• Blog Post: Use a dictionary to help create a mnemonic

    I was using a program that was yet another TLA and I wanted to create a mnemonic to help me remember what it was. One of the letters was “k”, so I wanted to find a word that starts with “k” Simple: load a dictionary, search for words starting with “k” and browse through them: “Killer” sounded fine...
  • Blog Post: Write your own hangman game

    Many years ago (1985) I wrote a C program to play Hangman. I had decoded a word processor spelling dictionary for my word source. More recently, I have encoded 2 spelling dictionaries for general purpose use: 1 with 171201 words, the other with 53869. There’s some pretty serious compression to...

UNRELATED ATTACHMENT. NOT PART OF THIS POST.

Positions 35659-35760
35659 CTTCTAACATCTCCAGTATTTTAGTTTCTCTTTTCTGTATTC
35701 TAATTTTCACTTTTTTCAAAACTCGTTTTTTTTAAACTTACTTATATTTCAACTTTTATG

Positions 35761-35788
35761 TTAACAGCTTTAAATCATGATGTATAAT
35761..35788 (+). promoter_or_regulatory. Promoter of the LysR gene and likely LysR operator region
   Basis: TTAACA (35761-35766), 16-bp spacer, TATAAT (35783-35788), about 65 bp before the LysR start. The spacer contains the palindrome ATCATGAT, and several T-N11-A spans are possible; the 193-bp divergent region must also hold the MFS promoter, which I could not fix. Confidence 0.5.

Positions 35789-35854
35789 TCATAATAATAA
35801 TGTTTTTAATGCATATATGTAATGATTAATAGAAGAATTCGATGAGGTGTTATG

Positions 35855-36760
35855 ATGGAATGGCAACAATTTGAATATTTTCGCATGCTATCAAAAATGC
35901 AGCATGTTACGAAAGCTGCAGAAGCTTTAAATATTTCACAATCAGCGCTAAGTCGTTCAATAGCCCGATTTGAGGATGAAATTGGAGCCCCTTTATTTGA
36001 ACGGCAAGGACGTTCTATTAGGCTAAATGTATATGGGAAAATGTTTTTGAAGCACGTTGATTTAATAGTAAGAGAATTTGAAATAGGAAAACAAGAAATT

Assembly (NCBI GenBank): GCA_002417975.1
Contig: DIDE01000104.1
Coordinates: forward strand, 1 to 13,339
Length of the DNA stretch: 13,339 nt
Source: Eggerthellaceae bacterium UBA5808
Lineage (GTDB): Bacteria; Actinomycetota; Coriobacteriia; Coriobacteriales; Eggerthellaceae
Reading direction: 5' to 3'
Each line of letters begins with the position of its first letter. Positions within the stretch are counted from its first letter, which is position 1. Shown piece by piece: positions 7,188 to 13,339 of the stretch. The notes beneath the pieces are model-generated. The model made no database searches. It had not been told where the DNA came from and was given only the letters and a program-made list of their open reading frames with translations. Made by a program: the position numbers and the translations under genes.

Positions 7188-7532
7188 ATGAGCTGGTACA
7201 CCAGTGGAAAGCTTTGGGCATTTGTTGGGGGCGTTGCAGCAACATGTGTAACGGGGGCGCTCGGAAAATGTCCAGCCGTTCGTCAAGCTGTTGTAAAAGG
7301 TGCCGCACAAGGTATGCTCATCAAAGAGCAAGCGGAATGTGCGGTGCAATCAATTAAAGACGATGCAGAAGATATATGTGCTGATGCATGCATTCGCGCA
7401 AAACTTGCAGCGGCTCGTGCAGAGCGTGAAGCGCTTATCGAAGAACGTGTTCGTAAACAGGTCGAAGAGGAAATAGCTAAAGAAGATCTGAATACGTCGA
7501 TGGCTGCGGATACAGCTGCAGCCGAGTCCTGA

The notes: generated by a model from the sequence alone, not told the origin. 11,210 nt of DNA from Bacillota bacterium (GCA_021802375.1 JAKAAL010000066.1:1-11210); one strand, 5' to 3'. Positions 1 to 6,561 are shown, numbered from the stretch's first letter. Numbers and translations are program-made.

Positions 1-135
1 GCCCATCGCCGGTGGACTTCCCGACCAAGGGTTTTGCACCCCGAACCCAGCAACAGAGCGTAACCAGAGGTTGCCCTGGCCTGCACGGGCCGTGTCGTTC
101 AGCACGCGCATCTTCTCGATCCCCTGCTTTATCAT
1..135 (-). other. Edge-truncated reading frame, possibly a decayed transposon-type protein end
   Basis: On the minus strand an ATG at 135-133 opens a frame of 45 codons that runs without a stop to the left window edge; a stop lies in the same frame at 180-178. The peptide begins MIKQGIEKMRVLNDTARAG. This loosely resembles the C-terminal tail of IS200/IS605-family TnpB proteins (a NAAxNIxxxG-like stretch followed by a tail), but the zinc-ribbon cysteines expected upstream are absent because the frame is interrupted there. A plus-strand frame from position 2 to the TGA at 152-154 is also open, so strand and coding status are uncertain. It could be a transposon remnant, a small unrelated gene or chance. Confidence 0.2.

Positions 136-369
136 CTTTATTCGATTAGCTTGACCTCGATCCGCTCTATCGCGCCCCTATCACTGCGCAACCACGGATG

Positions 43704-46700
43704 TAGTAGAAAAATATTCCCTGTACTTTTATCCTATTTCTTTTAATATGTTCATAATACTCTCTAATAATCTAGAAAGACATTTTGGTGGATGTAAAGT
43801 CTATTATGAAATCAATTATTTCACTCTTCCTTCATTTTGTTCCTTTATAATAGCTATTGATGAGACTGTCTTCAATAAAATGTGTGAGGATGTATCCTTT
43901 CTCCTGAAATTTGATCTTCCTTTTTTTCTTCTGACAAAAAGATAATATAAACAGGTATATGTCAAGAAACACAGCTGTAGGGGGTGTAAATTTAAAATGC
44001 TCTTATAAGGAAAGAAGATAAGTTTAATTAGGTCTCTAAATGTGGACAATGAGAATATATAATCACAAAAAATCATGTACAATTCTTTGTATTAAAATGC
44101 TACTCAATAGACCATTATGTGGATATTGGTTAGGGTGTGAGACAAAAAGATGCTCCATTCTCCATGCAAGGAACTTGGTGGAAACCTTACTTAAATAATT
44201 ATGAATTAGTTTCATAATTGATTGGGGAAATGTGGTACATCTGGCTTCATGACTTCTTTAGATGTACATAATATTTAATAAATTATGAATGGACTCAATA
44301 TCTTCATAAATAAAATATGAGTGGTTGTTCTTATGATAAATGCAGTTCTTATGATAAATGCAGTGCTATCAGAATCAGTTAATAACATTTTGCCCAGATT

• Blog Post: The Nametag Game

    When I took my 3 year old son for the first day of preschool, there was a table with several nametags for the students. I asked him if he knew which one was his, and he correctly pointed out the right one. Below is sample code in Fox and VB.net that is a game that I wrote for him. It shows ...
  • Blog Post: Create your own typing tutor!

    Here’s an idea to teach somebody the positions of the letters on the keyboard: letters fly in randomly from the right for 30 seconds. Hit the letter on the keyboard for points. Miss and lose points. As time goes on, the letters move faster and there are more of them. More points are earned for faster...
  • Blog Post: Carburetor is a car part, but prosecutable is not

    My wife and I like to listen to PuzzleMaster Will Shortz.on NPR. This week’s challenge is from one of my favorite puzzle makers Merl Reagle : Take the word carburetor, add two letters and rearrange the result to name another car part. And the answer is one word. What car part is it? ...